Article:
In late 2003, the CISN experienced the first significant test of its capabilities with the M6.5 San Simeon earthquake. A brief 9 months later, an M6.0 earthquake occurred along the San Andreas fault in Parkfield, California.
Overall, the CISN performance for the distribution of information following the San Simeon and Parkfield earthquakes were good. Automatic information about the location was available within 30 seconds and a final location with a reliable magnitude was released about 4.5 minutes after the event. The first ShakeMap was issued 8 minutes after origin time and distributed to OES and multiple Web servers. During the next 24 hours, additional information about aftershock probabilities, the fault rupture, and seismological/engineering aspects of interest were made available by the CISN.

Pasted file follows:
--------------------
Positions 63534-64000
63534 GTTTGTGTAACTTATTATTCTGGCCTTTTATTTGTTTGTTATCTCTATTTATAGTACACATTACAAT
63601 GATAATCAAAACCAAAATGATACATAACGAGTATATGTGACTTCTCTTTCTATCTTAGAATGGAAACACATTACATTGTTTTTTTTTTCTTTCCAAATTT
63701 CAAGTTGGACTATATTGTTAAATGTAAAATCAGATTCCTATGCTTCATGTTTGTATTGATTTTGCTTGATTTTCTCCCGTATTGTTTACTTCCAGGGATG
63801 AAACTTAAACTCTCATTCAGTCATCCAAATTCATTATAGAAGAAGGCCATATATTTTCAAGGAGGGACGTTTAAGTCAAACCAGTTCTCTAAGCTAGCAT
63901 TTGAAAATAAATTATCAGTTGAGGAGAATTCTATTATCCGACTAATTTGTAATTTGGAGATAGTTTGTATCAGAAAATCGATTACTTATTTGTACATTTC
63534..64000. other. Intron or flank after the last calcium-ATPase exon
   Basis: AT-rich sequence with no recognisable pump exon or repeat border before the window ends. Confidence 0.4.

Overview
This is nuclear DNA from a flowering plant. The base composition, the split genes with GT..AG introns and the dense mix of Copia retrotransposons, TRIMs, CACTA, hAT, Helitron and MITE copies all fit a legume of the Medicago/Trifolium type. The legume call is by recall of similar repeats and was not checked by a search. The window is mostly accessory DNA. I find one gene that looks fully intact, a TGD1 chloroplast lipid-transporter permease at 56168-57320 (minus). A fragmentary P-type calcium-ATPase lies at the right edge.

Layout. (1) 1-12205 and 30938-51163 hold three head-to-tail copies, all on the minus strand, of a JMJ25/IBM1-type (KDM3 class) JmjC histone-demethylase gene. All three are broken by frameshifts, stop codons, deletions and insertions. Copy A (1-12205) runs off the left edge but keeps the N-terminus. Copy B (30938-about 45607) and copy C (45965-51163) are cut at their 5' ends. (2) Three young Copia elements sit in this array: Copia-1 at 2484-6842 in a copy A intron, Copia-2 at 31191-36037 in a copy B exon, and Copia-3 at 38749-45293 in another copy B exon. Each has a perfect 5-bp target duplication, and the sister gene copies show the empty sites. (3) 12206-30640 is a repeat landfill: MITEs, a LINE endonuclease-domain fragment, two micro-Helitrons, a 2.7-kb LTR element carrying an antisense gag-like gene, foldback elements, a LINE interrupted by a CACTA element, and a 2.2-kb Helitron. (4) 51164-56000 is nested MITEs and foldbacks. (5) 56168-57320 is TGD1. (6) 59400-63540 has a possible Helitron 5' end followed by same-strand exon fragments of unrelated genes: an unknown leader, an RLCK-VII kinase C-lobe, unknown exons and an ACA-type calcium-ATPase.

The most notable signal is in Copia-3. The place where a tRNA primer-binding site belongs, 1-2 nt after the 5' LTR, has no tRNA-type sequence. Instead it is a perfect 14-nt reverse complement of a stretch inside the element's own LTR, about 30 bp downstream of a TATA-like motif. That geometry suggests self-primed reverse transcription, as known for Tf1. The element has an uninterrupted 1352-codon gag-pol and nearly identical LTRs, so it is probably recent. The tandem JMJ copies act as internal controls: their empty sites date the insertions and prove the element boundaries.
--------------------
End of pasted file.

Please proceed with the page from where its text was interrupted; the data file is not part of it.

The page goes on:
Unlike San Simeon, the Parkfield earthquake occurred during a weekday in a densely instrumented area of the Northern California network (although much of that instrumentation was analog). Like San Simeon, however, the earthquake illustrated some issues with CISN operations. For example, some difficulties were encountered with rarely exercised software, some clients were unhappy with the number of earthquake notifications received, firewalls (both within the CISN and with CISN client) continue to be problematic, and some aspects of the human response showed a lack of familiarity with appropriate procedures.
More information about the Parkfield earthquake is available in Chapter 13 in research contributions.
Berkeley Seismological Laboratory
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